# How to implement the Central Difference method integrator for a two body problem?

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Sathvik 2024 年 2 月 27 日

Considering I have the perigee altitude (measured from the center of the earth), entry tangential velocity at the periapsis, and the orbital inclination is 0, how do i implement this into MatLab to calculate the numerical orbit time period. Define a stopping criterion for the time integration loop in MatLab and save the time variable upon meeting the stopping criterion.

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### 回答 (2 件)

Balavignesh 2024 年 3 月 15 日
Hi Sathvik,
It is my understanding that you would like to calculate the numerical orbit time period for a given set of input values. One effective approach is to integrate the orbit's equations of motion using a numerical method, such as the Runge-Kutta method.
In MATLAB, the ode45 function is a versatile solver for ordinary differential equations. For this example, we'll employ the equations of the two-body problem in polar coordinates, assuming the orbit is either circular or elliptical (without perturbations) and that Earth is the central body.
The initial step involves calculating the semi-major axis and the initial angular momentum, followed by setting up the differential equations for solving. You can utilize ode45 to perform the integration over time and define a stopping criterion for the integration process.
Below is an example MATLAB code that illustrates this concept:
% Constants
mu = 3.986004418e5; % Earth's gravitational parameter in km^3/s^2
% Inputs
r_perigee = 6571; % Example: perigee altitude from the center of the Earth in km (Earth's radius + 200 km)
v_perigee = 7.8; % Example: tangential velocity at perigee in km/s
% Initial conditions
r0 = r_perigee; % Initial radius
v0 = v_perigee; % Initial tangential velocity
% Equations of motion for the two-body problem in polar coordinates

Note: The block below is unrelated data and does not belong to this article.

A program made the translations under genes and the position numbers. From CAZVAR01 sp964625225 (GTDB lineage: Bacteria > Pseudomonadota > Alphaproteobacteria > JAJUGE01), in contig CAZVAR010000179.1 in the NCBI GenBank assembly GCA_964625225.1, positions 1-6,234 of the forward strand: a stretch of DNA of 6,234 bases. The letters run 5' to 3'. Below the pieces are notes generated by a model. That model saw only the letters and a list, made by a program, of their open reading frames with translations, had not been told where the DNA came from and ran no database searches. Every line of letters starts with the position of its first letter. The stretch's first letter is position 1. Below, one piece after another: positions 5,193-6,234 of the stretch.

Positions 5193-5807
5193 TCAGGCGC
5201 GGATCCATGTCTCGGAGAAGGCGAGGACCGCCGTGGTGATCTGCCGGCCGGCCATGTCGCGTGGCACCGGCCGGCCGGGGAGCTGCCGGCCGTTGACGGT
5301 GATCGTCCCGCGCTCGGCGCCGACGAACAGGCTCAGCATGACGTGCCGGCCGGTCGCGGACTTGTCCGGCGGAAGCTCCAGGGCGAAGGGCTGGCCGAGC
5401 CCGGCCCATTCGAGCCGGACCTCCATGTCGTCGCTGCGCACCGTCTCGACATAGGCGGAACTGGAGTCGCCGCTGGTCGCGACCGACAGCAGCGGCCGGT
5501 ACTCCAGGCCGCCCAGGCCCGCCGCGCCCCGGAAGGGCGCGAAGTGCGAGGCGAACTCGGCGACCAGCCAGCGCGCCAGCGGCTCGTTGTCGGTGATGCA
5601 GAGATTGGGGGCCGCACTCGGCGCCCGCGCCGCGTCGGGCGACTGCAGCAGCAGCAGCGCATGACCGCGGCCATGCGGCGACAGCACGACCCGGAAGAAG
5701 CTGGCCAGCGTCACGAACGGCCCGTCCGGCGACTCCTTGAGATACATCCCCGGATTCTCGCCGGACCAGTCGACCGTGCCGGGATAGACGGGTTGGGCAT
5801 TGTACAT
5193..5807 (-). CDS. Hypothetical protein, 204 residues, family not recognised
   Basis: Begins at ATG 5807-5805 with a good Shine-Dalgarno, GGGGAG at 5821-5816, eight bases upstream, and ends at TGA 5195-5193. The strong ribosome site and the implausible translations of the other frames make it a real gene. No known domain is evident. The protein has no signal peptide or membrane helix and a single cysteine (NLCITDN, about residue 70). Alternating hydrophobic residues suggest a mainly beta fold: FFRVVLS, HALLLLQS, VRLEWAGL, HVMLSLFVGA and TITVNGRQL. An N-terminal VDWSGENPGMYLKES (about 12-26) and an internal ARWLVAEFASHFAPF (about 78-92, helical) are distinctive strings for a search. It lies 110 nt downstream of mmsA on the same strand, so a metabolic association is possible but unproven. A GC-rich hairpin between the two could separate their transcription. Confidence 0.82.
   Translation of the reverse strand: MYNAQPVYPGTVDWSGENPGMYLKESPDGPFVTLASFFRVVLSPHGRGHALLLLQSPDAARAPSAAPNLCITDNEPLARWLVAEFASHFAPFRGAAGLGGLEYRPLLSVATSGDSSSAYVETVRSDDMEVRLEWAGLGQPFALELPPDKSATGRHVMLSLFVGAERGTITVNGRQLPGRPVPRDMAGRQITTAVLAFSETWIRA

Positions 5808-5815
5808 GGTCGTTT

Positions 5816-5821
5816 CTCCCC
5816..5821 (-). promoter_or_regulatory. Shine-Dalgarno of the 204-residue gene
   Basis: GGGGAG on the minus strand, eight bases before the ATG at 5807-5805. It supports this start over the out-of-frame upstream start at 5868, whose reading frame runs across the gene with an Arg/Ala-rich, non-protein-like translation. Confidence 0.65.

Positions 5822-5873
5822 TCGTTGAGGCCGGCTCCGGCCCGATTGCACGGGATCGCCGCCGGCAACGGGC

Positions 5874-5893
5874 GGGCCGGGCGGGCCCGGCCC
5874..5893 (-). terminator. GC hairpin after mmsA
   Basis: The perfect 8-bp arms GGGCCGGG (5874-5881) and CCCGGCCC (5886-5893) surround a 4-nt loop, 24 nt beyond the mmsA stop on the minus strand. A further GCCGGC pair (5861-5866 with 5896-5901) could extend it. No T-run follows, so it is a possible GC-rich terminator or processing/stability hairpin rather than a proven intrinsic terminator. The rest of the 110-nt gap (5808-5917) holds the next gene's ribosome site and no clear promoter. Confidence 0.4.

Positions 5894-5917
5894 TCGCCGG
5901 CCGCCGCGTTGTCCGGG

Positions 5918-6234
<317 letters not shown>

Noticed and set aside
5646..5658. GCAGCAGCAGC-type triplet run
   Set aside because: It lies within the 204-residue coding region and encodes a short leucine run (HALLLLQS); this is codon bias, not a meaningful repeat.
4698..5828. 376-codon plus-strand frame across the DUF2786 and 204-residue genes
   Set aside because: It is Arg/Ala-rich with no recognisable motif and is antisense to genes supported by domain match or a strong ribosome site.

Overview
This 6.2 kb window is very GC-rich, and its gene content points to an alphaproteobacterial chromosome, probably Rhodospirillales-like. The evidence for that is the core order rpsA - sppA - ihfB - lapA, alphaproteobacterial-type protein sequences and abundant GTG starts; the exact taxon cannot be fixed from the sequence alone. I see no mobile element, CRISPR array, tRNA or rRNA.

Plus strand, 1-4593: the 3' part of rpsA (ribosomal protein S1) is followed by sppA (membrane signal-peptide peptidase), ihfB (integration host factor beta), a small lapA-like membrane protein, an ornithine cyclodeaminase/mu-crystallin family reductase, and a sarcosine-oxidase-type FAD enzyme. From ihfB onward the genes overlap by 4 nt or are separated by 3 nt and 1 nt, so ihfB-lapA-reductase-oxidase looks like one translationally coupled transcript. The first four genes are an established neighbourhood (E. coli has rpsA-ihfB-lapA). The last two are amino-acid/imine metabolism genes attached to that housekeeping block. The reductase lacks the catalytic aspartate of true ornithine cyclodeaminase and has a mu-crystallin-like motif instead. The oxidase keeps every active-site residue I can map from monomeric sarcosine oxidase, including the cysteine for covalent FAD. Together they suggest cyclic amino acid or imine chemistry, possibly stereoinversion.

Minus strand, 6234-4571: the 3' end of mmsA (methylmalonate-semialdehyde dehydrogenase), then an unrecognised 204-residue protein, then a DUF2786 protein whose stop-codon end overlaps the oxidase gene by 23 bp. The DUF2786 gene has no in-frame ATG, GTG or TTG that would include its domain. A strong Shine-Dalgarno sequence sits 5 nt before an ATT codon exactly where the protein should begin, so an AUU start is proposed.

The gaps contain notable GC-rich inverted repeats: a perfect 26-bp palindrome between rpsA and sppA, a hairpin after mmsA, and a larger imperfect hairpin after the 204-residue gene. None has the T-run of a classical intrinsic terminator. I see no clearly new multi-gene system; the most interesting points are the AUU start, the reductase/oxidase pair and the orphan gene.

% dr/dt = vr
% dvr/dt = vtheta^2 / r - mu / r^2
% dtheta/dt = vtheta / r
% dvtheta/dt = - vr * vtheta / r
% Where vr is radial velocity (initially 0 for perigee) and vtheta is tangential velocity
% Define the ODE system
odefun = @(t, y) [y(2); y(4)^2 / y(1) - mu / y(1)^2; y(4) / y(1); -y(2) * y(4) / y(1)];
% Initial state vector: [r; vr; theta; vtheta]
y0 = [r0; 0; 0; v0];
% Time span: start at 0, we don't define an end time, letting the event function handle stopping
tspan = [0 Inf];
% Define an event function to stop the integration at one orbit (theta reaches 2*pi)
options = odeset('Events', @(t, y) event_OneOrbit(t, y));
% Solve the ODE
[t, y, te, ye, ie] = ode45(odefun, tspan, y0, options);
% The orbit time period is the time at the event
orbitTimePeriod = te;
% Display the result
disp(['Orbit Time Period: ', num2str(orbitTimePeriod), ' seconds']);
Orbit Time Period: 5324.6091 seconds
% Event function to stop integration when theta reaches 2*pi
function [value,isterminal,direction] = event_OneOrbit(t, y)
value = y(3) - 2*pi; % Detect theta - 2*pi
isterminal = 1; % Stop the integration
direction = 1; % Positive direction only
end
Kindly have a look at the following documentation links to have more information on:
Hope this helps!
Balavignesh
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James Tursa 2024 年 3 月 19 日

You have:
altitude
tangential velocity
If you just want the orbital period, you can calculate as follows using the Vis-Viva equation and Kepler's 3rd Law:
Re = 6378137; % Equatorial radius of Earth (m)
mu = 3.986e14; % Gravitational parameter of Earth (m^3/s^2)
alt = _____ % Altitude of satellite (m) <-- You fill this in
vt = _____ % Tangential velocity of satellite (m/s) <--- You fill this in
r = Re + alt; % Radius of satellite (m)
a = 1 / (2/r - vt^2/mu); % Vis-Viva solved for semi-major axis (m)
n = sqrt(mu/a^3); % Kepler's 3rd Law solved for mean motion (rad/s)
P = 2*pi/n; % Period (s)

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